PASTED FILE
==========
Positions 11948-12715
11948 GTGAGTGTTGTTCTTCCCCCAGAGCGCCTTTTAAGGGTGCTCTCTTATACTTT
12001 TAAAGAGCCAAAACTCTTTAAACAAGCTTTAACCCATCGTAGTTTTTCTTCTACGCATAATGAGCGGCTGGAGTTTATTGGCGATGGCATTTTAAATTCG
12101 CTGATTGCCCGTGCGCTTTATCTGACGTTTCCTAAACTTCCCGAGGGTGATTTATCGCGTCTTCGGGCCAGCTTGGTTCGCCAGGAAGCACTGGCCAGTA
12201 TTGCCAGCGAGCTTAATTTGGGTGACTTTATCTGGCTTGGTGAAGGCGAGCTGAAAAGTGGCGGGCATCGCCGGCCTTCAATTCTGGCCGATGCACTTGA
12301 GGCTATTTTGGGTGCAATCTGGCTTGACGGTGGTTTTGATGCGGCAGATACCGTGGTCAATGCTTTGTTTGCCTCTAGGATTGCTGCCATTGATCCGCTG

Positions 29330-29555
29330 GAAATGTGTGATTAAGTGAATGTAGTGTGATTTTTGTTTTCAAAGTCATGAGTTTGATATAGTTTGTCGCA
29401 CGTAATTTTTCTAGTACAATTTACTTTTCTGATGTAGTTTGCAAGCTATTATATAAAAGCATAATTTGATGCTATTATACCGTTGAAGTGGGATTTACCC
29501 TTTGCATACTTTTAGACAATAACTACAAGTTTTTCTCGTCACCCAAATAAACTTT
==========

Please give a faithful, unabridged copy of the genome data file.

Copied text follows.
Positions 11948-12715
11948 GTGAGTGTTGTTCTTCCCCCAGAGCGCCTTTTAAGGGTGCTCTCTTATACTTT
12001 TAAAGAGCCAAAACTCTTTAAACAAGCTTTAACCCATCGTAGTTTTTCTTCTACGCATAATGAGCGGCTGGAGTTTATTGGCGATGGCATTTTAAATTCG
12101 CTGATTGCCCGTGCGCTTTATCTGACGTTTCCTAAACTTCCCGAGGGTGATTTATCGCGTCTTCGGGCCAGCTTGGTTCGCCAGGAAGCACTGGCCAGTA
12201 TTGCCAGCGAGCTTAATTTGGGTGACTTTATCTGGCTTGGTGAAGGCGAGCTGAAAAGTGGCGGGCATCGCCGGCCTTCAATTCTGGCCGATGCACTTGA
12301 GGCTATTTTGGGTGCAATCTGGCTTGACGGTGGTTTTGATGCGGCAGATACCGTGGTCAATGCTTTGTTTGCCTCTAGGATTGCTGCCATTGATCCGCTG

Positions 29330-29555
29330 GAAATGTGTGATTAAGTGAATGTAGTGTGATTTTTGTTTTCAAAGTCATGAGTTTGATATAGTTTGTCGCA
29401 CGTAATTTTTCTAGTACAATTTACTTTTCTGATGTAGTTTGCAAGCTATTATATAAAAGCATAATTTGATGCTATTATACCGTTGAAGTGGGATTTACCC
29501 TTTGCATACTTTTAGACAATAACTACAAGTTTTTCTCGTCACCCAAATAAACTTT